FreePBX over a 56k connection to a remote extension … Is it technically possible?

Greetings from Australia,

I am a newbie so please be gentle with me. Before I delve into FreePBX to much, I would like to know if the following would be possible …

I have a friend who lives in the country and relies on Satellite delivered internet connectivity. Unfortunately along with this high speed delivery method comes a great deal of latency, making it impractical for SIP / VOIP connections.

I thought that the following may solve the issue if it is at all possible? …

Using a standard telephone line which is always dialled up (it would be a local untimed call) and some old 56k modems connected to Raspberry Pis at each end to handle and route the data – Would it be possible to somehow route a VOIP ATA over the 56k connection data link and into a remote FreePBX server.

I understand that modems are completely different to ATAs. The modems would purely be in place to provide the data link between the ATA and the remote FreePBX server.

Is a 56k connection enough for this application and is it technically possible?

Thanks in advance for any comments or suggestions.

Regards - Colin

g.729 takes about 10k.

While I don’t understand what you are trying to do, keep in mind that 56k modems are not analog at both ends. They require an ISDN line at the server to get the 56k download. The upload is much slower. If you hook a typical 2 wire phone line and use 3Khz of bandwidth (300-3000hz), applying Shannon/Hartlet theorem you get about 26k of throughput via a line with 20db s/n ratio. Noise and transients are going to reduce that. In reality the modems will have to connect in analog using v.32 coding. This will get you to about 28k with tcp/IP and SLIP or PPP overhead.

So even more math, if you diddle with the frame size you can probably get average speech with g.729 encoding down to a 4k frame that will fit without fragmentation into a SLIP frame (slip is lighter than PPP). To be this efficient you will need to customize the Linux serial protocol stack.

So you should be able to get 3 calls and the SIP signalling into the 3Khz of bandwidth available on a dial up connection.

Cellular voice bearer channels do the QCELP voice(Qualcomm code excited linear predictive) coding of CDMA being the highest quality and most efficient by far. It would be awesome if you could have the CPU power to run a more efficient coder than g.729.

Now if the subscriber lines go through a digital concentrator as many do today you are basically screwed.

The latency of the SAT connection should not be an issue as long as jitter and packet loss are under control. Don’t forget Cisco has a Call Manager on the International Space Station.

Here is the Cisco tear sheet on the Orbital Communication Adapter:

So remind me again why you want to do this?

If I have not put you to sleep already I can recommend more reading. Long before SIP came into existence I did my graduate work in digital transmission systems. I spent my first 20 years in paging/cellular where every bit of bandwidth had to be preserved. Code space and processor bandwidth was at a premium in mobile devices also.

Hi Scott,

Thanks so much for taking the time to read and reply to my post. You certainly did not put me to sleep – on the contrary what you shared was very informative, and certainly seems to be based on a well established foundation of practical experience.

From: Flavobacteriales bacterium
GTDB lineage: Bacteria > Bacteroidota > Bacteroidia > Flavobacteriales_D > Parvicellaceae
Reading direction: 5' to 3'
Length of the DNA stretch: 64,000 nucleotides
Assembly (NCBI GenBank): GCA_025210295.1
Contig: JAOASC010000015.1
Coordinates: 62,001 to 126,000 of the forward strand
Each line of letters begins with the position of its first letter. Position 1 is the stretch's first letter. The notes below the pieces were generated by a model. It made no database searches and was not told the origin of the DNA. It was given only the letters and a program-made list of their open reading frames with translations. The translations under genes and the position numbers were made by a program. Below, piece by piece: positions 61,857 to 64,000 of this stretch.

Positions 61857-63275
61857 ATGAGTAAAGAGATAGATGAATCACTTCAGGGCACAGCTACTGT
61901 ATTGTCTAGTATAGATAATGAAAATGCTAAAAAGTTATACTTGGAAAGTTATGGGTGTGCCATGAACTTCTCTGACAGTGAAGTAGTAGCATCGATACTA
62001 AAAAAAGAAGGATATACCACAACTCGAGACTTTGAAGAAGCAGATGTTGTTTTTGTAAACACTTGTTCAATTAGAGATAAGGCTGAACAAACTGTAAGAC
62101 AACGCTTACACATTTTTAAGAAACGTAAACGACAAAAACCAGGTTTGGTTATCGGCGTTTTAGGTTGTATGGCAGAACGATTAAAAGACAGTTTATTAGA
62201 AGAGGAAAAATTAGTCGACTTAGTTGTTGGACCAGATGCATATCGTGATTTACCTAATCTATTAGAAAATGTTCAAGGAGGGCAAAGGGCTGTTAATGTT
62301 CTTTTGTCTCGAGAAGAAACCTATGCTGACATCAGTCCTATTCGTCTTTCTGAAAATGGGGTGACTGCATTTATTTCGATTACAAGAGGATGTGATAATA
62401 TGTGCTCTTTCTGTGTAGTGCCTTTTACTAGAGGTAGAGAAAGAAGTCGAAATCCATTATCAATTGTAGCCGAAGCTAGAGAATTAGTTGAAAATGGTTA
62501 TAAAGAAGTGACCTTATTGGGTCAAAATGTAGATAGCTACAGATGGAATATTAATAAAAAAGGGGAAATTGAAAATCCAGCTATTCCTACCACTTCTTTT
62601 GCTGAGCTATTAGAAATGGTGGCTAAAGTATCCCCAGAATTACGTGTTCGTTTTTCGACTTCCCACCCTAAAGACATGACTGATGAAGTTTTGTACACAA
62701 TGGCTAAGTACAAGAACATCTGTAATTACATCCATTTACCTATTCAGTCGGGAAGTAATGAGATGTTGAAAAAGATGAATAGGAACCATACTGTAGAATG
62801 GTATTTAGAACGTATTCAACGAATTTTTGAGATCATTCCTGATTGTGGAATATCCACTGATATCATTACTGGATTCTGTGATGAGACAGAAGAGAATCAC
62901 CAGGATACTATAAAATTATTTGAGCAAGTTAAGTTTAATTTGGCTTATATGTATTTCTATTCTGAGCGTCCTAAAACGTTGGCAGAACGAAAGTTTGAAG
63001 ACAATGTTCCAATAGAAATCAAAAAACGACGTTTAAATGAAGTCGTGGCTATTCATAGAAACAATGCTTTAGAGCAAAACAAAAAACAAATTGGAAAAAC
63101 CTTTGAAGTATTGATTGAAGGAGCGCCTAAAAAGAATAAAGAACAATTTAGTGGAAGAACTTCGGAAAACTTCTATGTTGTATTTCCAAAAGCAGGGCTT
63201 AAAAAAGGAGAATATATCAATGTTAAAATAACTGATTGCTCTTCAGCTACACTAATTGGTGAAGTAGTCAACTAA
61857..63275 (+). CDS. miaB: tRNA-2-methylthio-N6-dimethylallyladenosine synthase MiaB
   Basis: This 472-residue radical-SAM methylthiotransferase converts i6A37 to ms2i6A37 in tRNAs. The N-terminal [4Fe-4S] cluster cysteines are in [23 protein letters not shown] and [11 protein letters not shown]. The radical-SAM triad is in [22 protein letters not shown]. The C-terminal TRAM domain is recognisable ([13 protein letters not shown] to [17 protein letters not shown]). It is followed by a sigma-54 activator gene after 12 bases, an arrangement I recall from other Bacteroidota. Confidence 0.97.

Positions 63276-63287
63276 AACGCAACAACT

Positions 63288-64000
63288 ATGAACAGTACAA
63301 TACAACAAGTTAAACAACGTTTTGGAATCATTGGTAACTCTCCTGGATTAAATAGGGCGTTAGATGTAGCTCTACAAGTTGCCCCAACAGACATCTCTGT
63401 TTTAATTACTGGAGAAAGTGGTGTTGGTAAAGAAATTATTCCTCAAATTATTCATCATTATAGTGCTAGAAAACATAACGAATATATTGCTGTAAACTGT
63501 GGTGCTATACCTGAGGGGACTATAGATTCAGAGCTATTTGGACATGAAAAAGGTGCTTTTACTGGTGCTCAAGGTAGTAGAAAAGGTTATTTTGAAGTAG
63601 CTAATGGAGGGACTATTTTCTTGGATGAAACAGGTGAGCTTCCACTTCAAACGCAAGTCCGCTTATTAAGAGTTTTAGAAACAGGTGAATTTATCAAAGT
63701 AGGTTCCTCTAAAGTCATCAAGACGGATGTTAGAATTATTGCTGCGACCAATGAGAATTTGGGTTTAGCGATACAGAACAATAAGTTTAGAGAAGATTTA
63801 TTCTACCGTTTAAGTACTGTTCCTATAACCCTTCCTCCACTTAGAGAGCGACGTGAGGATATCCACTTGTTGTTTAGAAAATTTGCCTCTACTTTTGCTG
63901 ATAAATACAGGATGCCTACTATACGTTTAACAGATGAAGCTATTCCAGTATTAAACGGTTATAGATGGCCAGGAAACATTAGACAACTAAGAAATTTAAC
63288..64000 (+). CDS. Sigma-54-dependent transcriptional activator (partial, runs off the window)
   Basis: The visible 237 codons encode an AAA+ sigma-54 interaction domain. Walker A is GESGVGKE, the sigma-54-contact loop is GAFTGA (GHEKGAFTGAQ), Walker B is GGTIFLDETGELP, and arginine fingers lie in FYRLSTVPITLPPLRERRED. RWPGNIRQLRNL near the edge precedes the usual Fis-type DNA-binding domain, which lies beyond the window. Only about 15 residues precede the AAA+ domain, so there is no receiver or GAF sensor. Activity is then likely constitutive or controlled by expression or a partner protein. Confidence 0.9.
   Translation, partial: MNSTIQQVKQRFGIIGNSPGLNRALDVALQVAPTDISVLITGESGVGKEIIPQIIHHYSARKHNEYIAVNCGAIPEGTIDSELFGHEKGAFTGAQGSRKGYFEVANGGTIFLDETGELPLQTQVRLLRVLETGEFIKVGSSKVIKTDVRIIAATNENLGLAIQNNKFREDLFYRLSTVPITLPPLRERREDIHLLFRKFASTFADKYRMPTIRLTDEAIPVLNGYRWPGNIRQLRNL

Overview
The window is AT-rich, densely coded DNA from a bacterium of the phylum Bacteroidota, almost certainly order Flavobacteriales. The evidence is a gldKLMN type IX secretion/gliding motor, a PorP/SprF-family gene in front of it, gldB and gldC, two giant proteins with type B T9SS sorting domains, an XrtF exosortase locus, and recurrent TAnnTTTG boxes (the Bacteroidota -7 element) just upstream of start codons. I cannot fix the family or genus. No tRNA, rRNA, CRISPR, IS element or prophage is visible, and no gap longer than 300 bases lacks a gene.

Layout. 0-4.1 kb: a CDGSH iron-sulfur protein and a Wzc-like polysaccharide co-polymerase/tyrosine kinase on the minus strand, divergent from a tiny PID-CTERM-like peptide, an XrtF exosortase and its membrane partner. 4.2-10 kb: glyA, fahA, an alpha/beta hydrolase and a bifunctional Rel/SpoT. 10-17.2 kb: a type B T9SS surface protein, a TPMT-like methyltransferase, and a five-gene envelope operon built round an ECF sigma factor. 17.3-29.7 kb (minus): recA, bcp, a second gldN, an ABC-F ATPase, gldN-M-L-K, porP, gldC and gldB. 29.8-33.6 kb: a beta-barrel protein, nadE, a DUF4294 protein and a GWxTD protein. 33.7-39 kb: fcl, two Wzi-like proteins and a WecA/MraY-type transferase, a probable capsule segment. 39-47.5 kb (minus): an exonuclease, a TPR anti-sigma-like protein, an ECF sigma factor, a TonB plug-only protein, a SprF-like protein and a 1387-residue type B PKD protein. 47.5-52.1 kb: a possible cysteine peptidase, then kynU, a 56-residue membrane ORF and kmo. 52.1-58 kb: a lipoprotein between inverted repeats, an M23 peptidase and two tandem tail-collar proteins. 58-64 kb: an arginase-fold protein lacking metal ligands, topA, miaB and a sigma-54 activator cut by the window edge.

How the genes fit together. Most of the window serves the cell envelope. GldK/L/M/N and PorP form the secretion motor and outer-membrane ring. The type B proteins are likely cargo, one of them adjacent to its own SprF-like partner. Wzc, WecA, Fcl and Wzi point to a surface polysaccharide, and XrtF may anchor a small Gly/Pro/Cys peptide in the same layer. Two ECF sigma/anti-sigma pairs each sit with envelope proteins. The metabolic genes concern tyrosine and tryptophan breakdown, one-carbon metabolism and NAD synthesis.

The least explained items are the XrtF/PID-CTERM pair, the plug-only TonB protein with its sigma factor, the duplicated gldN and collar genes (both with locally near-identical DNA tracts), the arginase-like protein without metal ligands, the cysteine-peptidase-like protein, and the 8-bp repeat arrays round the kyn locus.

To clarify a few things for you – The latency I was talking about is purely the delay of the conversation audio. We have made Viber calls (which are peer to peer and not via a Viber server) , via the satellite internet connection and the delay over the conversation is really annoying.

My mate lives in the country which has no mobile phone coverage, and he lives to far from his telephone exchange to get ADSL.

So the idea was to see if we could (just for kicks) use two 56k modems (I have two old RS232 MultiModems - Model No: ZBAMT5634ZBA) to establish a permanently dialled up data connection which acts as a remote extension to a FreePBX Server. The FreePBX Server has access to good ADSL (for SIP delivered trunks) and potentially a GSM gateway.


The data link would only be required to carry one remote extension voice channel and the associated SIP signalling.

Modem Details -
RS232 To TTL Converter Module -
9-pin Serial Port for Raspberry Pi -

I hope I have been a little less vague this time, and would appreciate any ideas or comments.

Regards - Colin

My advice is try it. The key is you are going to get more than 20k. Can he get dial up Internet?

The simplest solution is analog to analog. Connect a POT line to the server via an fxo card (with DISA and a strong pw) so that the remote guy can dial into that, and then get out again to the rest of the world through the server.

Makes no sense to convert analog to digital back to analog over a POT line when you can do it directly…or am I missing something?

Hi Scott,

He probably could get Dial Up at an additional fee. Ill have a play around with the modems ect. and see what I can get happening on a private link.

Regards - Colin

Hi JohnF,

That would certainly work, but would cost a call every time a call was made. If it was an ‘Always Up’ connection it would be more economical and also just appear as an extension.

Regards Colin

Quick note, The ISS is about a 500 mile round-trip. Communications satellites about 45000 mile round-trip. Given that c is immutable and the fair chance that there is buffering involved, getting usable full duplex calls is unlikely, and don’t use echo cancellation. Maybe depending on range good old 2 meter radio and an interface from here. . .

Well, you are in luck with all of this. On the dial up connection you can use the USB port for a modem on the R Pi and create your PPP connection to the ISP within the OS. Build a g.729 connection down an IAX trunk and give it a shot.